15. jobeard

    jobeard TS Ambassador Posts: 13,446   +324

    Yes -- including me, but the restriction is not the word processing capability nor even the Excel import of tables.
    The restriction, as I read it, is the XML processing -- which is not necessary at all in a word processing program.

    XML is primarily a 'content description' language and not a 'presentation' service.
    The HTML +- CSS (or in Word's case, the RTF) give presentation controls but do not
    describe 'here is the bibliography', 'this is a chapter', or 'this is the TOC'. Oh yea,
    word has style sheets that can be applied, but they do not actually describe the content as such.
    XML can be read by humans, but if you've ever seen it, who would ever willing chose to do so?
    XML is intended for online, machine processing of 'documents' exchanged between processes and even business correspondents.

    The programs that process XML sources are written using the SAX or DOM traversal models.
    (a java reference for doing so:: http://www.cafeconleche.org/books/xmljava/)

    Again, MS creates a one-size-fits-all product and manages to never learns that Less is More.
     
  16. hellokitty[hk]

    hellokitty[hk] Hello, nice to meet you! Posts: 4,370   +125

    LOL.
    A world without word...um I have to turn in papers in .doc or .docx for anti-plagiarism...D:.
     
  17. Phantasm66

    Phantasm66 TS Rookie Posts: 6,504   +6

    God I'm so sick of all these patents and copyrights and intellectual property bullsh1t! It just hampers progress. OK, I'm no Microsoft fan as such, but Office 2007 is a first class product and all this continual legal bollocks is just nonsense!

    Anyone who thinks this is good news because it hurts Microsoft is just being retarded, plain and simple. This sort of thing hurts technology, hurts progress. Some of these patents are so unbelievably vague its not true. I wish this rubbish would stop.
     
  18. Patent infringement doesn't hamper progress because if companies didn't have their intellectual property protected, then anyone else could copy it and the first company would go bankrupt and not have the money to fund future development.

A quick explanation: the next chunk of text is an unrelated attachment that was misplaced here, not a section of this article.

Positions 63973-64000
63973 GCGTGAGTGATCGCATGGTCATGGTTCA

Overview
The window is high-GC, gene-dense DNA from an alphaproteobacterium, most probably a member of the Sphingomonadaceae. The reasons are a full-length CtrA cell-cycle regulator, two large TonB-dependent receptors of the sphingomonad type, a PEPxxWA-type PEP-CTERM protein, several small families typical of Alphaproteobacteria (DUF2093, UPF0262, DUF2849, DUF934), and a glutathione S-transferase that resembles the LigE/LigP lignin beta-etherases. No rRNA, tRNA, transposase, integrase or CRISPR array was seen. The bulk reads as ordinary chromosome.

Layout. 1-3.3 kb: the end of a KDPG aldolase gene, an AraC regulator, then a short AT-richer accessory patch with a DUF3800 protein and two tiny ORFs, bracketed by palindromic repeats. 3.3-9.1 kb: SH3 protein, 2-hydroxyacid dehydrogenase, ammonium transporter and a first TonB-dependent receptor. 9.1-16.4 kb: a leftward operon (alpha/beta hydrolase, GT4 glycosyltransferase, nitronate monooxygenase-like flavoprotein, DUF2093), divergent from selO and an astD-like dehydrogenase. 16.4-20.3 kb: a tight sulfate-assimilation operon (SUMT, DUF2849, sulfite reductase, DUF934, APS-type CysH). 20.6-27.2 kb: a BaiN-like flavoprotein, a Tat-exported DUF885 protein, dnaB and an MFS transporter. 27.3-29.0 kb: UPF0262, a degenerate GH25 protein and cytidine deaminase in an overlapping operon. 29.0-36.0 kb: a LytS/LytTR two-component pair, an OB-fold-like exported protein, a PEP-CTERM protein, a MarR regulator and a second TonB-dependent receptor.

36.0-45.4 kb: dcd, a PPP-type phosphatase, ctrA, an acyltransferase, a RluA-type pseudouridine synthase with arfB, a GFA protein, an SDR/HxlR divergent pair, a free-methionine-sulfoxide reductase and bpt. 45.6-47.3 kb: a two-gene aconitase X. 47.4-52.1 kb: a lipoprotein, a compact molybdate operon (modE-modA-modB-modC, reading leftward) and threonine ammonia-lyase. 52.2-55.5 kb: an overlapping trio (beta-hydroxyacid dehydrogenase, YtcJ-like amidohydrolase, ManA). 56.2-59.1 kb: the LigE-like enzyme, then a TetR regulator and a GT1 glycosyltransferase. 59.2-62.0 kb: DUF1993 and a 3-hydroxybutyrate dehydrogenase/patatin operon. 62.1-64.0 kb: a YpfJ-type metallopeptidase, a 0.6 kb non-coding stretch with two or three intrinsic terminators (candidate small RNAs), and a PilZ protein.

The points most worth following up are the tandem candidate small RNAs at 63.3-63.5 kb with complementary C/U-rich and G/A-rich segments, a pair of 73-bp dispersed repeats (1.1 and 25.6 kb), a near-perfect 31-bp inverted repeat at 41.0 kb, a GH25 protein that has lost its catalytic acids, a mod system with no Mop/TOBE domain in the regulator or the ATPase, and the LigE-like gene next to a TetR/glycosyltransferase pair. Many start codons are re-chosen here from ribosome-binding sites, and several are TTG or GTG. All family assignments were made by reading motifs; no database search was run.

19. I haven't looked, but what do you want to bet that OpenOffice violates the same XML patent?
     
  20. Microsoft were high among the *******s that campaigned for software patents in the first place though, phantasm66, so it's only poetic justic that it comes back to bite them in the *** like this.
     
  21. pjamme

    pjamme TS Enthusiast Posts: 285

    I wouldn't expect anything less from a company that got it's start from stealing MS DOS. We must never forget that!
     
  22. Algoz

    Algoz TS Rookie Posts: 20

    In theory, patents are filed to protect the intellectual property of the 'inventor'. In practice, its to ensure that if used, the inventor can be compensated for his invention. i4i may well have the intellectual property rights to embedded format codes.

    But I doubt i4i would want the elimination of this feature from all commercial software. Its value would be severely reduced to products developed by i4i. I doubt that i4i would be able to build and market a word processor that is on a par with word, can achieve the market penetration, and not violate anyone else's intellectual property (including M$!).

    No, i4i will be looking for some sort of royalty payment, which they hope to get rich on (on the back of M$Word). So in the next 60 days, I guess we'll be (not) seeing some back office haggling, and a settlement with some kind of licencing agreement.

    Now, if i4i invented something, they are entitled to something. But for a judge to say to M$ must stop selling Word is plain stupid (IMHO).
     
  23. Wendig0

    Wendig0 TechSpot Paladin Posts: 1,078   +76

    Don't forget that Windows itself was also a direct ripoff of Apple's OS back in 1990.
     
  24. strategic

    strategic TechSpot Paladin Posts: 1,274

    Yeah actually I did read it, and if you do a search "microsoft word" you'll find lots of articles that pretty much say the same thing. The only thing the media really does it take a small story and turn it into a huge 'disaster like' situation. Face it, Microsoft is too big, all they'll get is a 'slap on the wrist' (if that) and everything is back to normal the next day.
     
  25. This is the company that will come after user who have a illegal copy of there OS and make it impossible to use there software with out paying outrageous cost for it? Now they have been caught stealing software and not only using it but make a profit from what they ripoff. I wonder what they would do if it was there software that was taken and used to make a profit?